THE SWARM—-let’s say you’re eight or nine years old, and you’ve heard there’s a movie about those anti-social bees migrating north from the Amazon. Dad has a soul, Mom has a brain and somehow they’ve shielded you from pysche-warping slop like Hostel and minions. Maybe the sight of clouds of pissed-off bugs decimating Texas will fill the void, just as kids of the 50s thought the giant grasshoppers who lowered Chicago’s property values in Beginning Of The End looked cool.
Kids grow up. You’re past third-grade, and happen to be caught by The Swarm. If you’re allergic to bees when you tune in, you might be allergic to movies by the time you tune out (or nod off). Irwin Allen uncorked this in 1978, part of his divine mission to rack up more terrible all-star catastrophes than any film-maker who ever buzzed Bel-Air: this might be his disasterpiece.
Realizing that big brown gobs of savage stingers had limited dramatic range, he throws in crashing helicopters, derailing trains, a nuclear explosion and finally decides to set fire to Houston. All are so hopelessly phony they elevate Godzilla flicks to documentary status. It must be noted that millions of bees (the friendly American kind) were used in this production, and some crazy stuntman took hundreds of stings.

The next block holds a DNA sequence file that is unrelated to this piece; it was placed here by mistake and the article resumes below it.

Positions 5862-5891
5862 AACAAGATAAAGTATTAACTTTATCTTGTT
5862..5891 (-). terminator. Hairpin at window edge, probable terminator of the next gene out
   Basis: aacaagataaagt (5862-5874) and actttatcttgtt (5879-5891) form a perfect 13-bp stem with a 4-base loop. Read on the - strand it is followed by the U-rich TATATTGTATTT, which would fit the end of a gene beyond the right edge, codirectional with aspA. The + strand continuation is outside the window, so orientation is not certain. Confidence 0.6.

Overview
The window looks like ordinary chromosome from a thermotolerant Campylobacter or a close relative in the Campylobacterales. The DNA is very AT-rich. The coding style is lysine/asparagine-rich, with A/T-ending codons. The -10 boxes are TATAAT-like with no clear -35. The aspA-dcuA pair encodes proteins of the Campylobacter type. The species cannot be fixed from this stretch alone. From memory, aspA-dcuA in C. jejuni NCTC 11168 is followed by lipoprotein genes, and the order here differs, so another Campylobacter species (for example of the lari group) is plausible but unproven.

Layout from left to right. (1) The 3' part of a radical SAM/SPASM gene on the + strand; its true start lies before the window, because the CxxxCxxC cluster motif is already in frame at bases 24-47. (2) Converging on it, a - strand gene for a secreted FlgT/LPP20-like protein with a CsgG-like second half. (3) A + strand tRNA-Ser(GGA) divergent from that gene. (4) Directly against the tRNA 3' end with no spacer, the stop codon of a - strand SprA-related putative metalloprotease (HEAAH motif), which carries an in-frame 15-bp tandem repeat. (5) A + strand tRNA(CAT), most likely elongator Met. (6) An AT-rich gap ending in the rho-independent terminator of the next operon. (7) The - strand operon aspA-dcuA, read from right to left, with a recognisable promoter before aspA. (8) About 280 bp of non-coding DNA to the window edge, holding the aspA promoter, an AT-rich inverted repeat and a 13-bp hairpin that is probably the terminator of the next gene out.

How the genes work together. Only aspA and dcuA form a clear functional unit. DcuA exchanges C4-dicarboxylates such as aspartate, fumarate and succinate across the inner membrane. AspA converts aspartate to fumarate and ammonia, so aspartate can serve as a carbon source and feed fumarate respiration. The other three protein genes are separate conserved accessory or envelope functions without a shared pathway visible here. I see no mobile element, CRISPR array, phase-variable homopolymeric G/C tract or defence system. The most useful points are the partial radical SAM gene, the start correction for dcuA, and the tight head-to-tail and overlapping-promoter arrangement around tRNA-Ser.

Writing the script, Stirling Silliphant posed little threat to Tennessee Williams: more dumb lines are delivered with more tight-lipped sincerity than in a Presidential press conference. Photography is perfunctory,and Jerry Goldsmith’s score is probably his least notable, lackluster that’s understandable given what he had to watch in order to compose.
The real anaphylactic shock in this $21,000,000 bumble is the cast. What in hell were they thinking? Was it vanity or just plain greenback that led a troupe of class-A pros into this nest? Michael Caine was in his drive-self-into-ground mode. Richard Widmark and Henry Fonda may have pitched in out of a campy sense of humor, and perhaps that was true of Jose Ferrer and Richard Chamberlain, but the barely concealed embarrassment on their faces hints at the money angle. Olivia de Havilland, Fred MacMurray and Ben Johnson are so painful you may need to reach for Rolaids. Best mop-up of this movie came in the book “The 50 Worst Films Of All Time” by Randy Dreyfuss and Michael Medved. Other stars on view: Katherine Ross, Lee Grant, Slim Pickens, Bradford Dillmann, Patty Duke, Cameron Mitchell and Alejandro Rey. 116 minutes in theaters, expanded to a criminal 156 for DVD. Oscar nominee for Costume Design. It flopped.